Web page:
'Jesus, What a Mess': Mad Men Recapped
Every season of Mad Men has its defining WTF moment. Take Betty's pellet-gun prowess in season one, or Freddy Rumsen's pants-peeing in season two, or last season's Great Lawnmower Foot Severing of 1963. The series wouldn't be the same without these breathtaking, pitch-black detours into Mathew Weiner's id (for better or worse), and the current season of the series wouldn't be the same without its frequent journeys to that well for dramatic reckoning, comic relief and/or the sheer exhilaration of point-blank, old-fashioned shock. And if this year we've indeed seen both the best and the worst of what Mad Men has to offer, then it only fits that we have finally seen its weirdest. But was it worth it?
Haha -- kidding! Of course it was: Ida Blankenship's death was one befitting a character of her surreal stature -- the crossword-devouring, cataract-vanquishing wiseacre busybody who was among the first to help stabilize Don Draper's downward spiral and, as he evinced greater control and initiative over his demons, became the first to shove off to that big secretarial pool in the sky. Miss Blankenship was in fact a victim of her own success, a common casualty among Mad Men regulars, just never quite like... this. I mean, the most we used to be able to expect was Sal Romano getting thrown out of the office for holding his moral ground and rebuffing a closeted (if influential) client's advances.
Now, however, rectitude and duty have a new patron saint in the Mad Men universe: Her work here being done (and her interviews having been given, natch), it's time to let the little ones scuttle off on their own. "She died like she lived," recounted noted obituarist Roger Sterling. "Surrounded by people she answered phones for."
Cause of death, meanwhile? "Don Draper," cracks Stan. That's probably overstating things, but from the start of this week's episode, there was no denying that working for Sterling Cooper Draper Pryce's truant prince must have its setbacks. You figure a woman born in 1898 (especially one branded a "hellcat" by no less an authority than Roger) has probably seen just about everything, but like us, a gnawing angst must develop at the sight and sound of Don taking a long lunch, boning Dr. Miller back at home, returning to work and taking a nap. And this just in the first seven minutes of the episode! Sure it's August; initiative slows down with the city. But whatever mojo Don lost last week seems to have returned, and I could feel the whiplash on my couch. I can't imagine what it must have been like at the desk outside his office.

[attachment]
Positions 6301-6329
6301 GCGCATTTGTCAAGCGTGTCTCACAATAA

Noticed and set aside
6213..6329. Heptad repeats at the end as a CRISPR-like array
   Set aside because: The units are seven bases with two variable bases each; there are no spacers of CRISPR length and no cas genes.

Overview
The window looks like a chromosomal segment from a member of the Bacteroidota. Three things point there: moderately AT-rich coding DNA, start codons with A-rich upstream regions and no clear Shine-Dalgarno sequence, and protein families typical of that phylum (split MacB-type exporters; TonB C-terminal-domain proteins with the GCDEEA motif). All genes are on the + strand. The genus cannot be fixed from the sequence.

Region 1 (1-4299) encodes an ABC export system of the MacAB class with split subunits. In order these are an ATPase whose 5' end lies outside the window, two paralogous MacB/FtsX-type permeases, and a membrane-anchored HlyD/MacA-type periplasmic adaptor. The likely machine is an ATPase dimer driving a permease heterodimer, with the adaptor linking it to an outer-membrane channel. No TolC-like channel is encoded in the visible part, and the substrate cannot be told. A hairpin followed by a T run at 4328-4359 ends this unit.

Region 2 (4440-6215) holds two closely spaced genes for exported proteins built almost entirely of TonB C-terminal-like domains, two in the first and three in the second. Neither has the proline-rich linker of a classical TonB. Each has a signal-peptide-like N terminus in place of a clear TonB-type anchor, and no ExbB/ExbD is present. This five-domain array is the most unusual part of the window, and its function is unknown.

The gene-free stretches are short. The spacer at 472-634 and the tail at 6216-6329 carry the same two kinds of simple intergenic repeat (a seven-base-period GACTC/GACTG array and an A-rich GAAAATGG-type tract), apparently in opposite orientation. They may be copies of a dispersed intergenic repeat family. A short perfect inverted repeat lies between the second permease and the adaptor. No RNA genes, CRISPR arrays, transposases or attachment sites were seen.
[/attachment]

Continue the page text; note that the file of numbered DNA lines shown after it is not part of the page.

At least Joan is consistent. Not long before Greg was set to return from eight weeks of basic training -- the eight weeks that, along with the copy writers' more chauvinist cruelties, turned her from no-nonsense Joan Jekyll to seething Holloway Hyde -- along came the crushing news that Greg would in fact wind up shipped straight to Vietnam. No NYC furlough, no conjugal layovers, no personal goodbye, nothing. From lonely to forsaken in weeks flat. Her brittle game face cracks in Roger's sympathetic gaze; here he thought he had problems just because he can't find a taker for his book. She wants signatures on an agreement; he delivers them plus sends a double-team of Swedish masseuses for a house-call at the Harris residence. Her guard sufficiently weathered, Joan welcomes them inside. Much pampering ensues, even if it means Roger will lay the romantic pressure on again the next day. "I forgot you can't do something nice without wanting something nicer in return," Joan responds. It's just dinner! Sheesh, Joanie.
Nothing's ever just dinner or just freaking anything in this cosmos, of course. Subtext abides, making the show's explicit overtures of lust, subversion and persuasion all the more welcome. Stan may not be shocked by the "lesbian hijinks" of Peggy and the returning, expository bore-mistress Joyce, but perhaps we are by the time Joyce turns to literally lick a smile from giggling Peggy's cheek. Even more troubling is Peggy's ambivalence toward racial equality -- her haste to throw women's lot in with that of more violently, virulently oppressed blacks, even as condescending hipster Abe Drexler finds his way back into the storyline to lay the truth down, you dig? He falls in love while he's at it, prompted to poetry by this nuanced young woman who still, months after originally defending the advertising trade to him at a loft party, refuses to equate her professional success with a deadening of her soul. (At least she's consistent, too.) Maybe Abe's tribute in verse -- a.k.a. "Nuremberg on Madison Avenue" -- will convince her?
Good luck with that. She tears the work to shreds and makes Abe promise to destroy all remaining copies. "I had you wrong," he mutters to Peggy, crestfallen. At least it wasn't a totally wasted trip; he gets to be on hand when Sally Draper shows up at the arm of a matronly stranger who will scold Don up one side and down the other for letting his daughter roam free on the Metro-North line. Of course it didn't go quite like that, as Betty breezily explains when her furious ex gets her on the phone: The child psychiatrist thought it would "build responsibility" for Sally to walk between camp to home without supervision. "Thank you, psychiatry," Don spits. Betty says something facetious about how "fun" it is to raise an oversexed, precocious, eminently curious 11-year-old, adding that she'll pick Sally up when she's in town the next night.
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